Posterior lobe: Hormones are secreted by the neurosecretory cells of the hypothalamus and pass through fibers of the supraopticohypophyseal tracts in the infundibular stalk to the neurohypophysis, where they are stored. Secretions here are oxytocin, which acts specifically on smooth muscle of the uterus, increasing tone and contractility, and antidiuretic hormone (ADH), which increases reabsorption of water by the kidney tubules. In large amounts, ADH also causes vasoconstriction, and is also called vasopressin.
Hypersecretion of anterior lobe causes gigantism, acromegaly, and pituitary basophilism (Cushing disease). Hyposecretion of anterior lobe causes dwarfism, pituitary cachexia (Simmonds disease), Sheehan syndrome, acromicria, eunuchoidism, or hypogonadism. Posterior lobe deficiency or hypothalamic lesion causes diabetes insipidus. Anterior and posterior lobe deficiency and hypothalamic lesion cause Fröhlich syndrome (adiposogenital dystrophy) and pituitary obesity.
racemose glandAcinar gland.
Rivinus glandSee: Rivinus, August Quirinus
Salivary secretion is under nervous control, reflexly initiated by mechanical, chemical, or radiant stimuli acting on taste buds in the mouth, olfactory receptors, or the eyes. Secretion may also be due to conditioned reflexes as when one thinks about food or hears a dinner bell. The nerve supply of the salivary glands is from the facial and glossopharyngeal nerves, which increase secretion, and from the sympathetic nerves, which decrease secretion. The blood supply is from branches of the external carotid artery.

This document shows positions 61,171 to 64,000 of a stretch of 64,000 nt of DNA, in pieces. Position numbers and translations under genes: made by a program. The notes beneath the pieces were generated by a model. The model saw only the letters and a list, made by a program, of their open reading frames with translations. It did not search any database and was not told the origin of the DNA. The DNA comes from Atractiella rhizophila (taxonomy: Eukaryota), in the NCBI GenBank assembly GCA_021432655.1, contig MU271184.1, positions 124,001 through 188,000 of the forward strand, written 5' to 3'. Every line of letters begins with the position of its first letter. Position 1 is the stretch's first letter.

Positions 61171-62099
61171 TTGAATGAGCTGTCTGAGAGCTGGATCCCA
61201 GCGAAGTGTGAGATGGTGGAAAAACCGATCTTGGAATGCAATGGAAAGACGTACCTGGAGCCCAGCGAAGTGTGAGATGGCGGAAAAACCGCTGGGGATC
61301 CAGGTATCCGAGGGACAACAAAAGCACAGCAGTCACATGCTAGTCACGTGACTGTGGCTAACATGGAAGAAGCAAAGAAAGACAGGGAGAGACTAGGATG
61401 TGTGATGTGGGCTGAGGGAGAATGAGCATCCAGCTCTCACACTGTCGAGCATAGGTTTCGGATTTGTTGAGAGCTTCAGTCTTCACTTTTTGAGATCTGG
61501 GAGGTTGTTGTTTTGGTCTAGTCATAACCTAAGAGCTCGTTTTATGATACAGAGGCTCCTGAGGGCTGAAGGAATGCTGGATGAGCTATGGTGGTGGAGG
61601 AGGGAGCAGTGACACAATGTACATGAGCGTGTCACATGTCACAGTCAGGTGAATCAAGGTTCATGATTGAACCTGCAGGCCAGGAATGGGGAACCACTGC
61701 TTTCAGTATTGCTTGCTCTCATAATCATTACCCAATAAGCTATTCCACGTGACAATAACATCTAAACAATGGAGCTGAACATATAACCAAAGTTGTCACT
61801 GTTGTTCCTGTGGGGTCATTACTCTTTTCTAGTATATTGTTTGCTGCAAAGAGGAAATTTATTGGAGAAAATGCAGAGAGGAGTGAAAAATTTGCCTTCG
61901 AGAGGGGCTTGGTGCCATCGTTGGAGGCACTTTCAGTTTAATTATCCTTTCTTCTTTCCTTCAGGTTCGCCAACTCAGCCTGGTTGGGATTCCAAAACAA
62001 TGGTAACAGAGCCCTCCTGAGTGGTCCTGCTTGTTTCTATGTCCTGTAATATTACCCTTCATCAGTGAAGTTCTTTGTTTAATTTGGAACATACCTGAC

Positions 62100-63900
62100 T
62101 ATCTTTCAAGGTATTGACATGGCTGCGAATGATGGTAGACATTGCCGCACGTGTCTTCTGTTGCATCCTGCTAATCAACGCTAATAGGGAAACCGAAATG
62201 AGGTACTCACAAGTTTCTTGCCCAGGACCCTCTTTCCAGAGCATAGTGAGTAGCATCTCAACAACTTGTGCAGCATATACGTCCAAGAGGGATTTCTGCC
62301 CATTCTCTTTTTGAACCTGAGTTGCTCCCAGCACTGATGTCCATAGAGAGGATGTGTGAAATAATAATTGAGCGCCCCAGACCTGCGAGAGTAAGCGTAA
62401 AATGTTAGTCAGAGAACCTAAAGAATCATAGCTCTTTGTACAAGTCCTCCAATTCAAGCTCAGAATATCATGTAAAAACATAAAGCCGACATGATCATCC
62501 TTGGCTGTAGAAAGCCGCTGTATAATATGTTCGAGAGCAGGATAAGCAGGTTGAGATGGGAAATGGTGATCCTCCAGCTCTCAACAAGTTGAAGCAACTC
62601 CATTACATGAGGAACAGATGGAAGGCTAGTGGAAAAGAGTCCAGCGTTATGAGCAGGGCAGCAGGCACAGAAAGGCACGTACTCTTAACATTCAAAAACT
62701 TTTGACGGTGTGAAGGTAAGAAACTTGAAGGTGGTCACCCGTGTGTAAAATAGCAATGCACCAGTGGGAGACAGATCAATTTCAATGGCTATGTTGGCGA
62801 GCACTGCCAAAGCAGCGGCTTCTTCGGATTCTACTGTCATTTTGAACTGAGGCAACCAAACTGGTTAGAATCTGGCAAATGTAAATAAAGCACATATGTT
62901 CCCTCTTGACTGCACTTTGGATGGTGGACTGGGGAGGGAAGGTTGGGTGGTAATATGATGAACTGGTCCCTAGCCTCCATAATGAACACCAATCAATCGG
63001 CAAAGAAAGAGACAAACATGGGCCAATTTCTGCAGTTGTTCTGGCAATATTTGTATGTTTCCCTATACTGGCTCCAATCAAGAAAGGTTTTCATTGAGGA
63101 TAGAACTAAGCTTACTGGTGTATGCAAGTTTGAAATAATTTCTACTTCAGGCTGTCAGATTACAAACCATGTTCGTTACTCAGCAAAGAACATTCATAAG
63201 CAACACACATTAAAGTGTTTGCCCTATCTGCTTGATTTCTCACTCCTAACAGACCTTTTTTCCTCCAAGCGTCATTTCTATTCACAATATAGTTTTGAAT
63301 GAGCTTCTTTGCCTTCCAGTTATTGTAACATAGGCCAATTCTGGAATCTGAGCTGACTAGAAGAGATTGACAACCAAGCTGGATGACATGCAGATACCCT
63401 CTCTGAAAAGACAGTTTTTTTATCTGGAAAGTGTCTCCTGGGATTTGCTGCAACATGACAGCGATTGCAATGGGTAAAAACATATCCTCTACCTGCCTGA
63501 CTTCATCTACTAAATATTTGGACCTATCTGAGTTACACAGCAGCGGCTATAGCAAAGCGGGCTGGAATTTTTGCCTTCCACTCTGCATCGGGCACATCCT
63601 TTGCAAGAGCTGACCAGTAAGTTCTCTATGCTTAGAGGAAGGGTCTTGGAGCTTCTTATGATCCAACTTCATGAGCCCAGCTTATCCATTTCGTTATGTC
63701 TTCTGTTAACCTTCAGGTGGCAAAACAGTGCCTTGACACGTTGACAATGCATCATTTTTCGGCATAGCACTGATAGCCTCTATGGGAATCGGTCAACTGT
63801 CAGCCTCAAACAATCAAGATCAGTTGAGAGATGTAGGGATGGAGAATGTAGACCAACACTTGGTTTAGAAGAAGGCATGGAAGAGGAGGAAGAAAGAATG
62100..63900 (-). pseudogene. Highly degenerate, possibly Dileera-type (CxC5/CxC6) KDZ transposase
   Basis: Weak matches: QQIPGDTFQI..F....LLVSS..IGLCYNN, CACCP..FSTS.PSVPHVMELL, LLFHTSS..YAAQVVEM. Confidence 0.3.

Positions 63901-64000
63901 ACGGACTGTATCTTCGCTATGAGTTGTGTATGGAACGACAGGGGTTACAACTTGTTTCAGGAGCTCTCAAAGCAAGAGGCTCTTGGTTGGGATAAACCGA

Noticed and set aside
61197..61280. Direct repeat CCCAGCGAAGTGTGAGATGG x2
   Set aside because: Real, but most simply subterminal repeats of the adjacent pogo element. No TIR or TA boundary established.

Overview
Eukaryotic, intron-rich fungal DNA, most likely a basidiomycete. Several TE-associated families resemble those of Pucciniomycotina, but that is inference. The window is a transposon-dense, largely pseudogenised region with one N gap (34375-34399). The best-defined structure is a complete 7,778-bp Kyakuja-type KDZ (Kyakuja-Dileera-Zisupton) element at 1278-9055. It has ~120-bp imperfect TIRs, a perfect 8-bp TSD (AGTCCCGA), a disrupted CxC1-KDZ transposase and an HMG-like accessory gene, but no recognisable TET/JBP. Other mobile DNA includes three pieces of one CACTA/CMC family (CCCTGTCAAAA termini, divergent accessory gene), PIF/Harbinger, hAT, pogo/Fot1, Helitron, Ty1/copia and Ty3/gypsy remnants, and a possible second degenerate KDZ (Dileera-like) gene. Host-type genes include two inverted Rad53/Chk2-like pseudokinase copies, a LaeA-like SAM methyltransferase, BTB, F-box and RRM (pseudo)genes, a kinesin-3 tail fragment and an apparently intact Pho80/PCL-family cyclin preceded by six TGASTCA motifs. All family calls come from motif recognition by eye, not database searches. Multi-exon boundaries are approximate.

Skene glandSee: Skene, Alexander
stomach glandGastric gland.
suprarenal glandAdrenal gland.
tarsal glandMeibomian gland.
thymus glandSee: thymus
Tyson glandPreputial gland.
urethral glandLittré gland.
von Ebner gland
vulvovaginal glandSee: Bartholin gland Bartholin, Caspar (the younger)
Waldeyer glandSee: Waldeyer-Hartz
Weber glandSee: Weber, Moritz I.
glands of Zeis
glandA cell or organized collection of cells capable of abstracting substances from the blood, synthesizing new substances, and secreting or excreting them into the blood (endocrine glands), into other bodily structures or on to surfaces, including the skin (exocrine glands). The simplest glands are single mucus-secreting goblet cells. Glands also produce digestive enzymes, hormones, tears, sweat, milk and sebum. LYMPH NODES are often miscalled ‘glands’.